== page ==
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Climate Change

What isBlencathra, Keswick Climate Change?

The term climate change refers to the changes in the world’s atmosphere. It includes a rise in average global temperature, changes in rainfall and weather patterns. The main influence on global climate is the emission of greenhouse gases such as carbon dioxide (CO2) and methane. These emissions can occur naturally through processes such as digestion, decomposition and volcanic eruption. However, anthropogenic (man made) emissions have increased markedly over the past century. As well as releasing carbon that has been stored under the ground for millions of years in the form of coal and oil we have depleted and continue to deplete carbon sinks such as forests and peat bogs. As a result the proportion of carbon that is stored in the atmosphere has increased. Furthermore, the residency time of a carbon particle in the atmosphere is between 50 to 100 years which means that the current concentration of carbon in the atmosphere is unlikely to reduce until the end of this century even if carbon emissions are reduced now.

Climate effects

The effect of this increased concentration is to raise the average temperature of the earths atmosphere, surface and seas. This is called global warming. As the atmosphere heats it becomes more dynamic, like a pan of water as it boils. This is why one effect of global warming is more severe weather events like flash flooding and severe winds. The more dynamic weather is also more difficult to predict resulting in a large degree of uncertainty in climate predictions.

Rising air and sea temperatures cause melting of glaciers and polar ice caps. This extra water flows to the sea causing concern over rising sea levels. Coastal areas will therefore become more susceptible to coastal flooding and erosion. Increased carbon in the oceans results in acidification which damages marine ecosystems such as coral reefs.

Agriculture is very climate dependant and changes are anticipated to happen all over the world. Some parts of the world will suffer drought and crop loss while others will become more productive. Extreme weather events can damage crops resulting in uncertainty for farmers and consumers. Some areas of the world may not be able to sustain the local population anymore so migration may become an issue as a result of this.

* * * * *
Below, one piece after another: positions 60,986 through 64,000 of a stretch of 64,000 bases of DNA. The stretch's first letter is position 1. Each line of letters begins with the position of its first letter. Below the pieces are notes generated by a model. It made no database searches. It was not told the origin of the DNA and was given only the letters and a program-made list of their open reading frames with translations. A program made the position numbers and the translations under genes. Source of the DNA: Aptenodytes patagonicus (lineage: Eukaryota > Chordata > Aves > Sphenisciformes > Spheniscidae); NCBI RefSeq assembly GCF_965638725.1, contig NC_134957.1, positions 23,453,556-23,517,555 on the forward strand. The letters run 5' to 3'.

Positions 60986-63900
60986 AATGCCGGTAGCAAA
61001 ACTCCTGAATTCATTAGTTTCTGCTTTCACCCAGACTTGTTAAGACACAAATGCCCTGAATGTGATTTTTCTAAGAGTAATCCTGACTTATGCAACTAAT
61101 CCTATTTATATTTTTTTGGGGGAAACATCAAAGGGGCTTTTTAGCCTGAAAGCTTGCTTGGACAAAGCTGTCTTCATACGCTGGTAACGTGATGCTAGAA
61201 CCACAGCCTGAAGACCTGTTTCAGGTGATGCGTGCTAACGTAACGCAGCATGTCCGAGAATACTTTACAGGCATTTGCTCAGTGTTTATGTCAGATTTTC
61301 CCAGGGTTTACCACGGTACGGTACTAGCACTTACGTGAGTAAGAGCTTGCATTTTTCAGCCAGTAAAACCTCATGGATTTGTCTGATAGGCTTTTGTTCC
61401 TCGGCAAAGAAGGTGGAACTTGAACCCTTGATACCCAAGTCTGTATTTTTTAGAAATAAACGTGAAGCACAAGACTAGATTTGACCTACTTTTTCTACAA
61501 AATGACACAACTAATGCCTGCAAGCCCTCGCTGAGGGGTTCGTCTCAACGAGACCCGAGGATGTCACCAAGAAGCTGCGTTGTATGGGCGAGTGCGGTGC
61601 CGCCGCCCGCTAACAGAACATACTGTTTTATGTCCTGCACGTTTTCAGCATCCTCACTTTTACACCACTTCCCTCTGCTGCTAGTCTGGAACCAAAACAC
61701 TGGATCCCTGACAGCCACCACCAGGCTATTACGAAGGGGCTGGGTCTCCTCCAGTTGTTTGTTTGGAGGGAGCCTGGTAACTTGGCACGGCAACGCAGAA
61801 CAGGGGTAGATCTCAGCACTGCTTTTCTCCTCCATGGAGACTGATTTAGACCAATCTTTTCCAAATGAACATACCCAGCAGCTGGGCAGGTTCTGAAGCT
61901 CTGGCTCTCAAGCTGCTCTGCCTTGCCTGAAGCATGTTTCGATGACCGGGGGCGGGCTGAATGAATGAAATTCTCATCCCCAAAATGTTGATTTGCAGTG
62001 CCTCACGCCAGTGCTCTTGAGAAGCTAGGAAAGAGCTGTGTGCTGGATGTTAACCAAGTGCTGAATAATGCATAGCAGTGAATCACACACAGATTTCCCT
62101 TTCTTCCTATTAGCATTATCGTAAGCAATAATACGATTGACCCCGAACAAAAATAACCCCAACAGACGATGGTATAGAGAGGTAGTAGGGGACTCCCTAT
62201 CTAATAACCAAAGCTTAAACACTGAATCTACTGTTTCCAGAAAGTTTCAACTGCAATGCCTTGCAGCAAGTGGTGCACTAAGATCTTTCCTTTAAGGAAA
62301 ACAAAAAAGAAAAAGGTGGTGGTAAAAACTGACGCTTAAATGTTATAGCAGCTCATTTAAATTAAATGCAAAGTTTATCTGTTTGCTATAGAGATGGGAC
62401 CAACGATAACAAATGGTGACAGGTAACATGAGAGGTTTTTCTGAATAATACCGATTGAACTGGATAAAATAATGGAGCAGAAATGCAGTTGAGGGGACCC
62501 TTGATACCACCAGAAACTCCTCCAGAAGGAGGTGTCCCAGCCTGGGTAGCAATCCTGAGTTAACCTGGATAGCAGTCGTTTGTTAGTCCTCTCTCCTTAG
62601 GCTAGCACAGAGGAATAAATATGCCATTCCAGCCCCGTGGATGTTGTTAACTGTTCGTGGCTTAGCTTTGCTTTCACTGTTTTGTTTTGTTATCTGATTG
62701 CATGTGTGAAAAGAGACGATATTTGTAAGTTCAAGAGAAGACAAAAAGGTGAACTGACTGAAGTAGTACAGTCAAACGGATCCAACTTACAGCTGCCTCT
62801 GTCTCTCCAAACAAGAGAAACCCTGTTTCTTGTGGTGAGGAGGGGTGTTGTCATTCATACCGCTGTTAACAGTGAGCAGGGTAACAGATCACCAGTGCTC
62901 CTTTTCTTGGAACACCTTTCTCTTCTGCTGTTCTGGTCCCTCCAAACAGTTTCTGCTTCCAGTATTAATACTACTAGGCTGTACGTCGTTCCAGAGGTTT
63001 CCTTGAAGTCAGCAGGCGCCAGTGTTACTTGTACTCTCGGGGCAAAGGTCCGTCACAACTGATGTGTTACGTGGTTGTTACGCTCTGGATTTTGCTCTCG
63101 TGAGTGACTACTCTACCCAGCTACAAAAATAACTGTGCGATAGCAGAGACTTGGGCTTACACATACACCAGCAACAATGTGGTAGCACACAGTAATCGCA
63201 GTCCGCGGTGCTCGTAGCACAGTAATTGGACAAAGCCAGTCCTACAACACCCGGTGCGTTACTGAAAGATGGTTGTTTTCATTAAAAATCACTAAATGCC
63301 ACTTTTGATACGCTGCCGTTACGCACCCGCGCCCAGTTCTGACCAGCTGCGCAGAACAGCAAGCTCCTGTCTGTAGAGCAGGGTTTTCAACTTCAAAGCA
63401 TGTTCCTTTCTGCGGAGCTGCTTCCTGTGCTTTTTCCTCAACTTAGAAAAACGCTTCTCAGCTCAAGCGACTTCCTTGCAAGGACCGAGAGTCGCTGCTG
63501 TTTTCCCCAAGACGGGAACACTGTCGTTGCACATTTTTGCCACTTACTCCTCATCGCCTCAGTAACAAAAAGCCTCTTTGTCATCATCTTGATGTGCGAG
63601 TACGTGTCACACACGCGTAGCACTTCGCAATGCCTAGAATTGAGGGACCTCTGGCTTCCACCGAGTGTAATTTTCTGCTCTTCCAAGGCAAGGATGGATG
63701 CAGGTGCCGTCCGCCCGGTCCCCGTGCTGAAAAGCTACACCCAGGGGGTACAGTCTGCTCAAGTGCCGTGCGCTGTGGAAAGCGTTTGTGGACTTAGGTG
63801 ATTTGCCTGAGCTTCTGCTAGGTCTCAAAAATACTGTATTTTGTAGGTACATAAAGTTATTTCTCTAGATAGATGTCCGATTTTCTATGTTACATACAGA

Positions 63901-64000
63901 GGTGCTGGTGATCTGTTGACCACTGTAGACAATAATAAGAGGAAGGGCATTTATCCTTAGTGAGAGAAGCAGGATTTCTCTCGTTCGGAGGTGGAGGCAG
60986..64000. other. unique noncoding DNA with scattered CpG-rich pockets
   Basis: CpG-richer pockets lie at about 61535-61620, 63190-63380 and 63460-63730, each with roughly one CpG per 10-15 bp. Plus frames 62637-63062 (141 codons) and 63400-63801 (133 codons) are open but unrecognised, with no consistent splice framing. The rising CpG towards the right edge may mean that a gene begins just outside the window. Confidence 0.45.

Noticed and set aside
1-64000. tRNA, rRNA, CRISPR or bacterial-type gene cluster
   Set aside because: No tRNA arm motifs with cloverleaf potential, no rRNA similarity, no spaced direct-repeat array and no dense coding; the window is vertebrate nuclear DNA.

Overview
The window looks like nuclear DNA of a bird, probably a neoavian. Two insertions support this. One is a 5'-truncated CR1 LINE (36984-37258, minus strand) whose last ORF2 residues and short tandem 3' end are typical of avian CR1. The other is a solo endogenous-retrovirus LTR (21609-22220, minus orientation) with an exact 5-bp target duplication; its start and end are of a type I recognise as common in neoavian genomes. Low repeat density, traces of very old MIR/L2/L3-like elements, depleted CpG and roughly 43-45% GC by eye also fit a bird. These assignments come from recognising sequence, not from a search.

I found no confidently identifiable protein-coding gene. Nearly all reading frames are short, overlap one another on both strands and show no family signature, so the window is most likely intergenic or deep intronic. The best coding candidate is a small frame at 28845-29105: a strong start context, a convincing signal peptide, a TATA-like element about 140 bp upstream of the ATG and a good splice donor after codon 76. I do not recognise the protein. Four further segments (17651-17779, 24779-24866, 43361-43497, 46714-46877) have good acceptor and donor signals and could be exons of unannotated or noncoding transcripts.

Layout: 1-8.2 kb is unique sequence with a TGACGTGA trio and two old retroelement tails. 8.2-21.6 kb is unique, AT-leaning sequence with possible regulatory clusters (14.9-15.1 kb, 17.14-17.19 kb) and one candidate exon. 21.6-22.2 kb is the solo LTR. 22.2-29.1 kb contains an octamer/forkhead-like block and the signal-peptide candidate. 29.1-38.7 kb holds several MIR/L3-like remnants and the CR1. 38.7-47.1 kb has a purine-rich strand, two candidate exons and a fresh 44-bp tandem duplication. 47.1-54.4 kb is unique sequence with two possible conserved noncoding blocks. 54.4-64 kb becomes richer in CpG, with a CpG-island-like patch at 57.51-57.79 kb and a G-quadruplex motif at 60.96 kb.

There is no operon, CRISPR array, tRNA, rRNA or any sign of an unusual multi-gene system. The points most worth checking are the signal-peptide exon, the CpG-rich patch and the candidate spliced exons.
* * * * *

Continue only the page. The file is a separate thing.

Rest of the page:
For more information on climate impact see the UK climate impacts site.

About Climate Change

Climate change is happening in Allerdale and we can all do something about it. The pages on smarter living tips and energy use on this website will provide a number of helpful suggestions on energy efficiency including the top 10 tips for reducing energy.

Businesses can explore the opportunities available to them on the business and climate change page.

Find out what Allerdale Borough Council is doing about climate change.

Other useful links:

Downloadable Documents

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File nameSizeApproximate Download time
Adobe PDF format - download the viewerNottingham Declaration in PDF format38 Kb5 secs @ 56k, 0 secs @ 2mb
Microsoft Word formatClimate Change Strategy and Action Plan 2008-11 in Word format551936 Kb1314 mins 8 secs @ 56k, 37 mins 41 secs @ 2mb
Adobe PDF format - download the viewerClimate Change Strategy and Action Plan 2008-11 in PDF format162976 Kb388 mins 2 secs @ 56k, 11 mins 8 secs @ 2mb
Adobe PDF format - download the viewerClimate evidence from the geological record in PDF format82 Kb12 secs @ 56k, 0 secs @ 2mb

Get Adobe Acrobat ReaderDownload Acrobat PDF Reader (external website). Acrobat PDF Reader allows you to view PDF files.

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Allerdale Borough Council
Allerdale House, Workington, Cumbria,
CA14 3YJ